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  1. I thought Baseball Tonight/ESPN actually did I pretty good job illustrating his predictable tendency to “pitch away” … problem was it was “middle away” and “up away” … This isn’t the 1960s where batters don’t drive away pitches … now, they dive into them.

    Comment by CircleChange11 — April 1, 2011 @ 3:28 pm

  2. “The Reds lineup engaged in some sweet hitting against Axford, who allowed a couple hard-hit fly balls when holding a three-run lead is the easiest situation to obtain a save.”


    Comment by jkljk — April 1, 2011 @ 4:28 pm

  3. In hindsight, the best thing for Axford to have done would be turn to Casey McGehee before the Rolen at bat and say “when this ground ball comes to you, you better get at least one out”

    If McGehee gets that out (and everything else plays out exactly the same), then Axford walks off the mound with a 3 run win.

    He still didn’t pitch well, though.

    Comment by glassSheets — April 1, 2011 @ 5:16 pm

  4. Based on this performance will Jonah Keri change his World Series prediction?

    Comment by Scout Finch — April 1, 2011 @ 5:19 pm

  5. True. That kind of play is something we battle our 10yo IF’s with.

    Why even try to make that tag? What are you trying to accomplish? What is the risk?

    Unfortunately, “in the moment” sometimes leads to bad decisions.

    Here’s what I don’t get … first off, it’s not a horrible play because McGehee is moving, into the baseline, so a potential tag play is somewhat understandable. However, if you are going to tag the runner, then dammit TAG him … put your bare hand over the ball, inside the glove, and tag the living hell out of the runner. If the runner doesn;t like it, so be it.

    But, on what planet does a defender like McGehee make that tag play AND still throw out the runner at first for double play? Has he ever made a play like that? Would the 50403 DP attempt be more probable.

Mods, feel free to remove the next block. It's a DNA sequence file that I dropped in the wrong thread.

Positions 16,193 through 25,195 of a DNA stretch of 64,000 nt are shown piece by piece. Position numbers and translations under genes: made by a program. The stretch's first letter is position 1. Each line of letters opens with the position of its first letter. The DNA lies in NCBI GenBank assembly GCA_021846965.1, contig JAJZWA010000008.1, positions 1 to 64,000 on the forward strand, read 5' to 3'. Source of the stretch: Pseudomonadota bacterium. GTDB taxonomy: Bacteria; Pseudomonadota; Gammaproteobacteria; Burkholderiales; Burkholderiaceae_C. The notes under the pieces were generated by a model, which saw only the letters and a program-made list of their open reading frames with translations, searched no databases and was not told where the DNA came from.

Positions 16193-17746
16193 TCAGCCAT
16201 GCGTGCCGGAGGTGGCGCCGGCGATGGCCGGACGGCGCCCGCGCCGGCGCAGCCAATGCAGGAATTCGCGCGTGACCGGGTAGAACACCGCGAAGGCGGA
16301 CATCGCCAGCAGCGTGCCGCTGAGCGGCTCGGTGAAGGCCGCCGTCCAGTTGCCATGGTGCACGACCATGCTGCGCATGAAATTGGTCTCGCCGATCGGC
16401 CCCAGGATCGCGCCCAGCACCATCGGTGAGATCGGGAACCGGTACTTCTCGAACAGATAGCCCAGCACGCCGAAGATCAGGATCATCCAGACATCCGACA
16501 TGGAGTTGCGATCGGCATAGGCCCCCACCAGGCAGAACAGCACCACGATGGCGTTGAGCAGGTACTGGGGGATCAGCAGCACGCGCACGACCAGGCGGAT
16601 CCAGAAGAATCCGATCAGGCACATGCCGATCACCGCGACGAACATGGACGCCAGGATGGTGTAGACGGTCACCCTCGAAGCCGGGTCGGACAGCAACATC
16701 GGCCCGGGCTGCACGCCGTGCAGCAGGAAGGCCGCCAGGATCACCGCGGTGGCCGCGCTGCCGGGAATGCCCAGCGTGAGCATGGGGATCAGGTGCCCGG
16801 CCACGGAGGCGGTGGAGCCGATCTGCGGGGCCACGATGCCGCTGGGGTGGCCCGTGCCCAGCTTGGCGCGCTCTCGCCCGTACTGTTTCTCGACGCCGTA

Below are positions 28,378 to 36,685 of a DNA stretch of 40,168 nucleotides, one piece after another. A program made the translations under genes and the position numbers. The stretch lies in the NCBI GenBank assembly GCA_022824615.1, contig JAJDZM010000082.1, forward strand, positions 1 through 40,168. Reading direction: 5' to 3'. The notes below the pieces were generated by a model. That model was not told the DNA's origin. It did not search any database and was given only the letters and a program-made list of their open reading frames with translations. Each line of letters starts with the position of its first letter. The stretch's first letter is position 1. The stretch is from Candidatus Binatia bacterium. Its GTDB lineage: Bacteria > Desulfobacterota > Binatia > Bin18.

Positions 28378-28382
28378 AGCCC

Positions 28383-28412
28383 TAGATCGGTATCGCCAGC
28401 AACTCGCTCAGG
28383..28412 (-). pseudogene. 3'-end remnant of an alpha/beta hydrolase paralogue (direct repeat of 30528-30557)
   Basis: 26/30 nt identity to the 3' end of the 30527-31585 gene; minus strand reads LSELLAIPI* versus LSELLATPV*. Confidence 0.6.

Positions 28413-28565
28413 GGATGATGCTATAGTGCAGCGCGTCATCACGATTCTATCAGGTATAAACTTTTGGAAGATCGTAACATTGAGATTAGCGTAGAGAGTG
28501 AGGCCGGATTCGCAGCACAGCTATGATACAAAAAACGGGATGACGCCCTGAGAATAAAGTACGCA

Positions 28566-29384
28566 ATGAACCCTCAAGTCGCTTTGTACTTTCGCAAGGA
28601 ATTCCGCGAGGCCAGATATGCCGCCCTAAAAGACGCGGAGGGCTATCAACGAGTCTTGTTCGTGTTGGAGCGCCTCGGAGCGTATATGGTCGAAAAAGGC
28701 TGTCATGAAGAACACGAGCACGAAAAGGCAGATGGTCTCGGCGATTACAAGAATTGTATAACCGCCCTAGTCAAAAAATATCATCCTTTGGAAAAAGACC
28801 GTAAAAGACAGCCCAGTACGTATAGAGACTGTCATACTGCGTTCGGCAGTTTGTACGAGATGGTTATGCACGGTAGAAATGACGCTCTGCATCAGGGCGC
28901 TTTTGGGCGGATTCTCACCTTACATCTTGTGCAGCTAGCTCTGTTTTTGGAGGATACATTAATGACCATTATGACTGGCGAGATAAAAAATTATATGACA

This is why coaches continually tell young players “know what you’re going to do if it is hit to you.”.

    Even if the umpire was wrong, and he did tag him, it’s still the second best option.

    Not only did Axford not pitch “well”, he looked to me like he was pitching “scared”.

    Comment by CircleChange11 — April 1, 2011 @ 5:21 pm

  6. Axford lacks anything resembling a track record of success as closer, save 2.5 months last year. This spring Axford couldn’t find the plate….

    Ron Roenicke has probably never seen Axford look good, ever. If I am him, I have to ask myself, this is my team, why should I automatically declare Axford “CLOSER”….why?

    To me, RR would be wise to choose K Loe or Saito to replace Axford sooner than later… tomorrow. RR owes Axford nothing. This is a team game.

    Comment by LionoftheSenate — April 1, 2011 @ 6:29 pm

  7. This is all true but on the other hand if McGehee had known Phillips would run 4 feet out of the baseline and not be called out he probably wouldn’t have tried the tag either. Bad play, bad call, bad result.

    Comment by Ender — April 2, 2011 @ 12:24 am

  8. “Let’s recount Axford’s unfortunate Opening Day performance, starting with Brandon Phillips’ at-bat. In 2010, Phillips swung on 52% of all pitches, but only swung 33% of the time on the first pitch of the at-bat. So it was unexpected that Phillips swung on the first pitch in three out of five at-bats yesterday,”

    Waaait a minute. Where’s the sabermetric motto: “Sample size, sample size, and sample size”?

    Comment by dorasaga — April 2, 2011 @ 7:34 am

  9. In the next sentence: “His aggressive approach (if that’s a new adjustment for the season, we’ll come back in at least a month) rewarded him with a long fly ball single off the left-center outfield wall.”